In conclusion, the department must withhold the marked information under section 552.101 in conjunction with the ADA, constitutional or common law privacy. The department must withhold the section 552.117(1) information for those employees who elected confidentiality under section 552.024. Furthermore, the department must withhold the 552.117 information of its peace officer employees even if the employees did not elect under section 552.024. However, under section 552.023, the requestor has a special right of access to his sections 552.117 and 552.130 information.

This letter ruling is limited to the particular records at issue in this request and limited to the facts as presented to us; therefore, this ruling must not be relied upon as a previous determination regarding any other records or any other circumstances.

This ruling triggers important deadlines regarding the rights and responsibilities of the governmental body and of the requestor. For example, governmental bodies are prohibited from asking the attorney general to reconsider this ruling. Gov't Code 552.301(f). If the governmental body wants to challenge this ruling, the governmental body must appeal by filing suit in Travis County within 30 calendar days. Id. 552.324(b). In order to get the full benefit of such an appeal, the governmental body must file suit within 10 calendar days. Id. 552.353(b)(3), (c). If the governmental body does not appeal this ruling and the governmental body does not comply with it, then both the requestor and the attorney general have the right to file suit against the governmental body to enforce this ruling. Id. 552.321(a).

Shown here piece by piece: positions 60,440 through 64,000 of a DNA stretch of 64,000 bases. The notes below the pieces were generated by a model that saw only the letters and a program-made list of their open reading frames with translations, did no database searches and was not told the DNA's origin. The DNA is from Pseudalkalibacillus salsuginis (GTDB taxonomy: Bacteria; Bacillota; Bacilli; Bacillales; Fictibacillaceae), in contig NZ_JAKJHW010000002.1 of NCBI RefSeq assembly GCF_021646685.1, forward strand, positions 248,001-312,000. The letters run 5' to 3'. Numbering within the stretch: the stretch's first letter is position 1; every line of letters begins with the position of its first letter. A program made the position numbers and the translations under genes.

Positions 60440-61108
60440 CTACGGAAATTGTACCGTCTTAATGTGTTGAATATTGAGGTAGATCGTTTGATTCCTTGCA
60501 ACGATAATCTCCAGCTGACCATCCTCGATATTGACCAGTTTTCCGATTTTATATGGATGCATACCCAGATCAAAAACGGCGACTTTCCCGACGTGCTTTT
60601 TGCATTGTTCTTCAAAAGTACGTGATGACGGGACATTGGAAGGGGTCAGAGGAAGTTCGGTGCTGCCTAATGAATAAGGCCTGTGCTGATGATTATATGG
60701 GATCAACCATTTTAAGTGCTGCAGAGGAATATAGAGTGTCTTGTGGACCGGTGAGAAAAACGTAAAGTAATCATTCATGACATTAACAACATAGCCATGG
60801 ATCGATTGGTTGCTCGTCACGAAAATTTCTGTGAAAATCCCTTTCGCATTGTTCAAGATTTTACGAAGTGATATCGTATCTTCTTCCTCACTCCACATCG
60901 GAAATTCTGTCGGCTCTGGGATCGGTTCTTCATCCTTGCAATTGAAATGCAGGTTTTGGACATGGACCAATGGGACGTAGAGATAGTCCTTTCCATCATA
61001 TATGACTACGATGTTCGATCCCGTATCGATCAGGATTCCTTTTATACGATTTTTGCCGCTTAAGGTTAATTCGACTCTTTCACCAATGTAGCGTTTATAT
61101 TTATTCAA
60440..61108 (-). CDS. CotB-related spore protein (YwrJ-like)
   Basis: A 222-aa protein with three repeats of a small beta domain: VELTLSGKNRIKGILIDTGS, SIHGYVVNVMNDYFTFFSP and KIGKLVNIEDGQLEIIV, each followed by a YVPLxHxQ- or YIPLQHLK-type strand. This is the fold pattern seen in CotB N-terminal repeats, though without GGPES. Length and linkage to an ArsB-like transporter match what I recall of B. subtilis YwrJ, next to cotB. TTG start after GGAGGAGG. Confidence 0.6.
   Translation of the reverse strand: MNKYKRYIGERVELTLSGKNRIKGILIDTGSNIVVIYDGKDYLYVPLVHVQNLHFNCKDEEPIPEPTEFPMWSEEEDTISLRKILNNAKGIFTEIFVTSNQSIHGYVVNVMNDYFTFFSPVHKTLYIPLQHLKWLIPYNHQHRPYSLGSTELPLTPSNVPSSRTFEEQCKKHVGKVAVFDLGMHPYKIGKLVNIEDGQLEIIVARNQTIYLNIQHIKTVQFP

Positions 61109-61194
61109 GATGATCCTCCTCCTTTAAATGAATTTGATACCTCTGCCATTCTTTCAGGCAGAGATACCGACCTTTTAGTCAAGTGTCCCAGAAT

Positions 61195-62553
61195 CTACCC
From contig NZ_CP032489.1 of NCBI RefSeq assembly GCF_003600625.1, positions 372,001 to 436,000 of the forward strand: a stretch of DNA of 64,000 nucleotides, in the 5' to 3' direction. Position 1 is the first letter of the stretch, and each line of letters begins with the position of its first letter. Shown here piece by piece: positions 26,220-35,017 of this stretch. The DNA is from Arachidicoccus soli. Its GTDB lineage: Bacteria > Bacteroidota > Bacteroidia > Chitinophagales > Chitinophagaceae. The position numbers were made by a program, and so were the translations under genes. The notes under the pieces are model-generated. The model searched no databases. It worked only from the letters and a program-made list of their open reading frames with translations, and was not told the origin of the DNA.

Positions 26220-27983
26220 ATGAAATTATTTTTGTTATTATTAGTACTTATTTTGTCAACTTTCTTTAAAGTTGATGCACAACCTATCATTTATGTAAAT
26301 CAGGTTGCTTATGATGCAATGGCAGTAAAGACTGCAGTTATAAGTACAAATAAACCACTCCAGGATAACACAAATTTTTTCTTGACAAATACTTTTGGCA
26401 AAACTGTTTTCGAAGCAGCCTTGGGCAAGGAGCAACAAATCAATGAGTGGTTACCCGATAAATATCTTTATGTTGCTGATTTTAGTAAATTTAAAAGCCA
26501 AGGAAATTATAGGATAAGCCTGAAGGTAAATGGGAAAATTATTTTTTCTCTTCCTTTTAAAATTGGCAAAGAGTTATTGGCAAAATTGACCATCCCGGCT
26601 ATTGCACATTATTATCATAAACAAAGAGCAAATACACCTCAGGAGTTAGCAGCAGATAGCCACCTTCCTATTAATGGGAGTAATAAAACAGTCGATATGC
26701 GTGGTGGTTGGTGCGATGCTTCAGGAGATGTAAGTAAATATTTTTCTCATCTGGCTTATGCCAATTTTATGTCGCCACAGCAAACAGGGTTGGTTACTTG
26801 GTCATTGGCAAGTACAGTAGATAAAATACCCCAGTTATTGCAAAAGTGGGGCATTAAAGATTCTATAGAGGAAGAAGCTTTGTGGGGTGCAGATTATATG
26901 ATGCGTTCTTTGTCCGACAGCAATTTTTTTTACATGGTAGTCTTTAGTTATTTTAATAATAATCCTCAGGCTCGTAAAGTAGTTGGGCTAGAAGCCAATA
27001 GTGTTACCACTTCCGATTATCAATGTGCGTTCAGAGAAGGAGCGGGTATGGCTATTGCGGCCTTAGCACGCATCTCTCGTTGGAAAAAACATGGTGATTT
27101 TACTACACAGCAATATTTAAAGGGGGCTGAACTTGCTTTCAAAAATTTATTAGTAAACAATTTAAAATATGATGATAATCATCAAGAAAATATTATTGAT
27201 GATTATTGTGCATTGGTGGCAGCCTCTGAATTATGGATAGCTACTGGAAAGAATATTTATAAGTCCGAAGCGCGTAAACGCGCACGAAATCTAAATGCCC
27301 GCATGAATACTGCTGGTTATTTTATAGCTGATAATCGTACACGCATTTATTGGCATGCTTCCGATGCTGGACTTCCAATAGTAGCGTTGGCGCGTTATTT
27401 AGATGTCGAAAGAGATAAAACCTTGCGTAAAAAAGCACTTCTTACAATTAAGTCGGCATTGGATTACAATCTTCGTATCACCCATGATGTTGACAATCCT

If this ruling requires the governmental body to release all or part of the requested information, the governmental body is responsible for taking the next step. Based on the statute, the attorney general expects that, within 10 calendar days of this ruling, the governmental body will do one of the following three things: 1) release the public records; 2) notify the requestor of the exact day, time, and place that copies of the records will be provided or that the records can be inspected; or 3) notify the requestor of the governmental body's intent to challenge this letter ruling in court. If the governmental body fails to do one of these three things within 10 calendar days of this ruling, then the requestor should report that failure to the attorney general's Open Government Hotline, toll free, at 877/673-6839. The requestor may also file a complaint with the district or county attorney. Id. 552.3215(e).